The Blame Game

I’ve now voluntarily taken 22 weeks worth of parenting classes in the past year, and the more I learn about parenting techniques, and about myself in my own parenting journey, the more I realize how so many people are impacted by the “Blame Game”.  There are many definitions and variations of the Blame Game, but let me explain how I view blame as it applies to me, my child with special needs, and our family.

When you take a minute to sit back and evaluate a situation, it is amazing what you can see from a birds-eye-view.  Through this process I have seen a lot – parents blaming parents, parents blaming the child, relatives blaming the parents, parents blaming relatives… blame, blame, blame.

What I’ve realized through working with Apollo’s therapists and taking parenting classes is blame is toxic, blame does nothing positive to help your life, or the situation you are in; in fact, blame never fixes anything, but can destroy families, relationships, homes, etc.  Blame is limit-less, until you set limits.  Think about it…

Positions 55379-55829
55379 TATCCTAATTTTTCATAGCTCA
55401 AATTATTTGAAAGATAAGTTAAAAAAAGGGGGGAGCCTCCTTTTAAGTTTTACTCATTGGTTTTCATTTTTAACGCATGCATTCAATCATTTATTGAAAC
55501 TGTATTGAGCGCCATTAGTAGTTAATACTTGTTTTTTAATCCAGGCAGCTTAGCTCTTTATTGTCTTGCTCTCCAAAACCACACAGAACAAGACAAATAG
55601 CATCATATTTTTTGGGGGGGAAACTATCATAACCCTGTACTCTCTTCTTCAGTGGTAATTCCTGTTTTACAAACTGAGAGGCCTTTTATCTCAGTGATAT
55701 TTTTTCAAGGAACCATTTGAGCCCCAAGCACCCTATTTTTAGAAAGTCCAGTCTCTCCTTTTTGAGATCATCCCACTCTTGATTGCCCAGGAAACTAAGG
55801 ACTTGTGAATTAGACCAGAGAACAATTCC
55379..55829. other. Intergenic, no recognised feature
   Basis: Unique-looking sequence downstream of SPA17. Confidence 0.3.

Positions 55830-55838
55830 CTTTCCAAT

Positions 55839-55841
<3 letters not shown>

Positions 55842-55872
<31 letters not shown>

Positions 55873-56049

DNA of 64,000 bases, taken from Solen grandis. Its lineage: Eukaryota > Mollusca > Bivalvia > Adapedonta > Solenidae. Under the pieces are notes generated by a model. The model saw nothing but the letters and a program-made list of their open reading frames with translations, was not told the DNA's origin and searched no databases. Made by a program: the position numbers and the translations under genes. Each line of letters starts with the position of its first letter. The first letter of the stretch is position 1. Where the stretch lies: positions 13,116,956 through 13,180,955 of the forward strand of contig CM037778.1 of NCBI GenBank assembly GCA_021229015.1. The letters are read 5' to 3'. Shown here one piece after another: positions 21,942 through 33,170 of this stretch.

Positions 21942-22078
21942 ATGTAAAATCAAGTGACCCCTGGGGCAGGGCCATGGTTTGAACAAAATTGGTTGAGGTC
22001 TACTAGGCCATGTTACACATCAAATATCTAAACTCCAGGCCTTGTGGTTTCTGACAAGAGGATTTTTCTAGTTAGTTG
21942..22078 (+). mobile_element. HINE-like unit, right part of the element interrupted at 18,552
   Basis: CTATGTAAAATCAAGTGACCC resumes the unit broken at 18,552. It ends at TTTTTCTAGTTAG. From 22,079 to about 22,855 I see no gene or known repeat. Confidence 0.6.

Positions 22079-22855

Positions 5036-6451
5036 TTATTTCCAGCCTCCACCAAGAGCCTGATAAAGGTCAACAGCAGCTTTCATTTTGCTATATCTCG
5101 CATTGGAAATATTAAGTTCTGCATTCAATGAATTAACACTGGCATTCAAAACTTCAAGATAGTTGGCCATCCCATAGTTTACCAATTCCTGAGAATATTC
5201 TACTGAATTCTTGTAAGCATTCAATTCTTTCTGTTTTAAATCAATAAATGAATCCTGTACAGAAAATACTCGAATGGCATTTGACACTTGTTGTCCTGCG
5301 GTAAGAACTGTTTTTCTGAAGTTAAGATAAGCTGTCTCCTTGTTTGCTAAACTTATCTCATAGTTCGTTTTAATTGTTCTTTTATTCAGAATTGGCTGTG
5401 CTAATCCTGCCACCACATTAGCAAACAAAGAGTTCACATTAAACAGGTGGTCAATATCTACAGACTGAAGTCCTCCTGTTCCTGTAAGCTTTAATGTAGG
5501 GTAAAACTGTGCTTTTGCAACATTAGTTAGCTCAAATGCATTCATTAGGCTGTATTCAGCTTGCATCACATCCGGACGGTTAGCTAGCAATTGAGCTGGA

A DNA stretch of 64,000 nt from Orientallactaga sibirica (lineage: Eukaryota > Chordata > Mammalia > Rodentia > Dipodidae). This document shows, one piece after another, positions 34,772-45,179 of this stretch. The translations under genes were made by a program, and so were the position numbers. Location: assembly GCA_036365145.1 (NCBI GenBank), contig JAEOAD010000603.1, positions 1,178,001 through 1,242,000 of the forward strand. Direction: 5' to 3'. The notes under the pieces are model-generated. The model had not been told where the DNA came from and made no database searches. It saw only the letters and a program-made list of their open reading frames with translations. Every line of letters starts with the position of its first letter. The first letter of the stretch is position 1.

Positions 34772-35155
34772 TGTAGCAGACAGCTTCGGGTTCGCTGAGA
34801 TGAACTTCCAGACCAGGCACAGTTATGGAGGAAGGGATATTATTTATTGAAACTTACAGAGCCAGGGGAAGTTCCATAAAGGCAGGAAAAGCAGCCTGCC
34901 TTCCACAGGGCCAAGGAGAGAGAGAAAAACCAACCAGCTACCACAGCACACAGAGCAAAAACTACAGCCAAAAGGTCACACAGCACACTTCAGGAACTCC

Why do people blame?

I think this may be a question to ask a qualified healthcare professional (which I am not!); however, from what I’ve learned, blame has everything to do with what is going on with a person internally.  I’ve been told that when people blame others it gives the person a sense of instant gratification – it makes them feel good… not once have I ever thought about people blaming others to make themselves feel better or to take the spotlight off of themselves, or their wrong-doings, but it makes perfect sense now.